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Sharjah History


The city of Sharjah is renowned for its commitment to art and culture, and the city has also done well to preserve its local heritage. In 1998, the city was rewarded with the title: 'Cultural Capital of the Arab World' by UNESCO.

The history of Sharjah dates back to 5000 years when it was one of the wealthiest towns in the gulf region. At that time, the population of the city was very low, and the income sources were associated with economic activities such as trade, farming, hunting, fishing and pearl farming.

In the 16th century, the town became a little unstable as the Portuguese conquered area at the east coast in order to control the spice trade. The fort at Khor Fakkan, Kalba and Dibba were built under their command. After that, the Dutch tried to dominate the area for the same reason.

The 17th century was the turning point of the city as the British arrived in the region and started trading with Qawasim, the forefathers' of present Sharjah's ruling family. Europeans preferred the area of the Gulf and Red sea for linking principal routes of communication between the Mediterranean and India.

In the early 18th century, ruling Qawasim turned out to be a more durable marine power in Sharjah and Ras Al Khaimah. In 1804, Sultan bin Saqr bin Rashid Al Qasimi became the Sheikh of Sharjah. This forefather of the present ruler governed Sharjah for over 50 years.


At the end of the 18th century, the relationships between Qawasim and the British deteriorated as they blamed each other for attacks and misbehaviour.

In 1809, the initial land-based attacks by the British were stopped. In the year 1820, the first of other peace treaties were signed assuring maritime peace, security and protection of the British against any attacks for 150 years. Then the coast was known as Oman Peaceful Coast and Sheikhdoms of Oman as reconciled countries. Until the formation of the United Arab Emirates in 1971, these names were attached to the relevant regions.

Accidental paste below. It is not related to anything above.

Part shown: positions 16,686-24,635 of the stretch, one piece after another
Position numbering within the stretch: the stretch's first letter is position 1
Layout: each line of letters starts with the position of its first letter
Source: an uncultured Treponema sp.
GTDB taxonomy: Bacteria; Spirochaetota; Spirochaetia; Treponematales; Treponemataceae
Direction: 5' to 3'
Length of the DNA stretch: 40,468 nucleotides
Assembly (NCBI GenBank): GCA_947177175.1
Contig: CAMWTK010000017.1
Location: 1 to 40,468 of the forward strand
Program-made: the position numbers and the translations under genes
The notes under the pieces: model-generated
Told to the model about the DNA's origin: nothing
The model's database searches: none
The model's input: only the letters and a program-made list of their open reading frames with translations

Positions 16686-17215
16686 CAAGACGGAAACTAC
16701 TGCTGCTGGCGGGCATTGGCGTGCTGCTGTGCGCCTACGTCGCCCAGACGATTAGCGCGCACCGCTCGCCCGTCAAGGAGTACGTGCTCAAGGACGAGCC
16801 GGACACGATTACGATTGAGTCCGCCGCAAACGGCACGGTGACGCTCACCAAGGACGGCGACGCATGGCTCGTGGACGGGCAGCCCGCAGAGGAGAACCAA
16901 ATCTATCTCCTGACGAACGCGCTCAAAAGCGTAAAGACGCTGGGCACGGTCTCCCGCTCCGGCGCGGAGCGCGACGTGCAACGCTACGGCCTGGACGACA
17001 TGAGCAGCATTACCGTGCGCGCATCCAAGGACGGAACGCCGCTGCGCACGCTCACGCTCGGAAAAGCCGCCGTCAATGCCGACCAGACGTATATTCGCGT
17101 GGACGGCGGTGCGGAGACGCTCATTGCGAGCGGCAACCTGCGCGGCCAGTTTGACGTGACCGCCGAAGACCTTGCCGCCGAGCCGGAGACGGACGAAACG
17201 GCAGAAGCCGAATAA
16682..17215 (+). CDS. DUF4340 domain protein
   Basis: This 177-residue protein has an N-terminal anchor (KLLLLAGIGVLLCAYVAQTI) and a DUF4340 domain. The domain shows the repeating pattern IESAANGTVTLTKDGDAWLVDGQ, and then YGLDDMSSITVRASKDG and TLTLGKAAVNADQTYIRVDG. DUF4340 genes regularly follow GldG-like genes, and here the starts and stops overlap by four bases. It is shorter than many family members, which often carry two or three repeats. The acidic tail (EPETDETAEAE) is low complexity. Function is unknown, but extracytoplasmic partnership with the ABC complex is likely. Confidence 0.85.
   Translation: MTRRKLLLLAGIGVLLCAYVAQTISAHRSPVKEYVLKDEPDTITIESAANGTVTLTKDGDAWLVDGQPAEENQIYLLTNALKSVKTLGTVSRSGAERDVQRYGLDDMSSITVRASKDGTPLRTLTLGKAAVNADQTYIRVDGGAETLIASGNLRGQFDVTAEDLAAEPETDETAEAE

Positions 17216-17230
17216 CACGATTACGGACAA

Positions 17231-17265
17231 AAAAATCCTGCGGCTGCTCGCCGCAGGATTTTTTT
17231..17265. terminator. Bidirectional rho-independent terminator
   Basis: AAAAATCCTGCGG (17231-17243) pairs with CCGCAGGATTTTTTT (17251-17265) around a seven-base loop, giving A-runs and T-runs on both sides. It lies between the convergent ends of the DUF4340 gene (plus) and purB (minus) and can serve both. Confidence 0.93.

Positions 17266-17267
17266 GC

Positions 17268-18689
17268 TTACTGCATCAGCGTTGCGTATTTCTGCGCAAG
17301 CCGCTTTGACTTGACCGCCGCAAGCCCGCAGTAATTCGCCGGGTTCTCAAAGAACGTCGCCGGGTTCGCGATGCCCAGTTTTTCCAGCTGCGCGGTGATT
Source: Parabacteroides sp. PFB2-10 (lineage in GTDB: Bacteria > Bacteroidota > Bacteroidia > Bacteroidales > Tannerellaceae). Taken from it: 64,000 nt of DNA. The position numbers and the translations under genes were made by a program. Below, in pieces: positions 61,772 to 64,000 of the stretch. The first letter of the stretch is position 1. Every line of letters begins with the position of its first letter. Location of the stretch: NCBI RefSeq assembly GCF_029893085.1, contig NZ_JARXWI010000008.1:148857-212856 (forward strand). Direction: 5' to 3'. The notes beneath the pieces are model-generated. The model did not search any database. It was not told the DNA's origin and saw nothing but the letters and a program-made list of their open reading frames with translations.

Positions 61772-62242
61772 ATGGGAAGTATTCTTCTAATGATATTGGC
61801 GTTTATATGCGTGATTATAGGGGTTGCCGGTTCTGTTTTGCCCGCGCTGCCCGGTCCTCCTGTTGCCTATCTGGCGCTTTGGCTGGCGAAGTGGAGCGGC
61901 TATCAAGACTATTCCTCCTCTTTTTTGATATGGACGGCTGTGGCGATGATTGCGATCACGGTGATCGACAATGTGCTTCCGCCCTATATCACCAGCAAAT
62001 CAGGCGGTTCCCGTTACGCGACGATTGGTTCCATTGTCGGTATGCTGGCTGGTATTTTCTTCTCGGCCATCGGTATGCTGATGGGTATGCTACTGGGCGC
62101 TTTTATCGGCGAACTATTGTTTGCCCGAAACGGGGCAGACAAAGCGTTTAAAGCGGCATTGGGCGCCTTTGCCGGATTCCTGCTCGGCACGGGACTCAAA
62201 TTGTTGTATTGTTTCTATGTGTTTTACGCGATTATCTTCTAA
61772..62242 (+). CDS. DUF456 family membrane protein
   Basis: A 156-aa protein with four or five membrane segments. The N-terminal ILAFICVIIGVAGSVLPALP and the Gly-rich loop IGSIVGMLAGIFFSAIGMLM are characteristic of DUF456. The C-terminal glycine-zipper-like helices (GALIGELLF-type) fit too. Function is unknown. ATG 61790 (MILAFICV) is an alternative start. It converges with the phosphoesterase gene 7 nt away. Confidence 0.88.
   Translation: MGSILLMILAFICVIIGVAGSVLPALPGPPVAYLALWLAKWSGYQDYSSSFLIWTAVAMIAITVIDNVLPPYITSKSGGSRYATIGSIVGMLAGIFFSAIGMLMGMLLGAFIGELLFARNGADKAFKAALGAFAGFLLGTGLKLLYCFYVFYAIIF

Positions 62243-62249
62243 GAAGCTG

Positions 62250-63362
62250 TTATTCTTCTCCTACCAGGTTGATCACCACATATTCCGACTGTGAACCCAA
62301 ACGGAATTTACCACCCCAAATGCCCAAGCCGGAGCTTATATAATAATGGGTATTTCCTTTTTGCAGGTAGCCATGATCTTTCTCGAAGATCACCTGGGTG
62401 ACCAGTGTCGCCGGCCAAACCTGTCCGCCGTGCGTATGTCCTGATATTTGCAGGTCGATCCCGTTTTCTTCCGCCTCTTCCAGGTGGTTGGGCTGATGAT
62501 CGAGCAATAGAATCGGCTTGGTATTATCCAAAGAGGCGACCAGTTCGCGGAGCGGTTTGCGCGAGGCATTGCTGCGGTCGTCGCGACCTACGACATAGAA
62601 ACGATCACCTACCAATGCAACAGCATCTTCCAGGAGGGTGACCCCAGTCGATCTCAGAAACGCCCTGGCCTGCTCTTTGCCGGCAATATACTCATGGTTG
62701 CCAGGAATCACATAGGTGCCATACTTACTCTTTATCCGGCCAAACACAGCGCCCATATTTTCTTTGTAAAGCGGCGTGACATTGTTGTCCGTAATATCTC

The developing years brought many new things to the city. The city flourished with the help of coastal trading and pearling. In 1932, the city became the staging point for the Imperial Airways flights departing from England to India and vice versa.

The city was the regional base for the British RAF until 1971. The British presence in the city officially ended with the formation of the UAE. On 2nd December 1971, Sharjah became part of the United Arab Emirates as a founder member. In 1972, His Highness Dr Sultan bin Mohammed Al Qasimi succeeded as the ruler of Sharjah. In the same year, oil was found in the Mubarak oilfield situated 80kms offshore and close to the Abu Mousa Island. The production of oil began two years later and also gas drilling was started in 1990.


Since the discovery of oil, Sharjah city has developed hugely by utilising the availability of natural wealth (thanks to its geographical location) and the wisdom provided by the Sharjah ruler, H.H. Sheikh Sultan bin Mohammed Al Qasimi. Though, at the same time, the city has never escaped from its traditional values as an Islamic city.


Sharjah is renowned for its commitment to art, culture and preserving its heritage. In 1998, it was awarded by UNESCO as the Cultural Capital of the Arab World. The city has become the leading centre of education. Additionally, it houses several museums, parks, an aquarium, a centre for Arabian wildlife as well as providing many modern facilities to visitors.

Sharjah is the only Emirate that has banned the sale, possession and consumption of alcohol. The decency laws of the UAE (introduced in 2001) are strictly followed in this city. Also, a conservative dress code is required for both men and women.

The official national language of the UAE is Arabic, although, English, Hindi and Urdu are also widely spoken in the city. The official religion is Islam, which is widely practised by Emirate nationals. The UAE is liberal about other religions, but religious activities that may interfere with Islam are not allowed.

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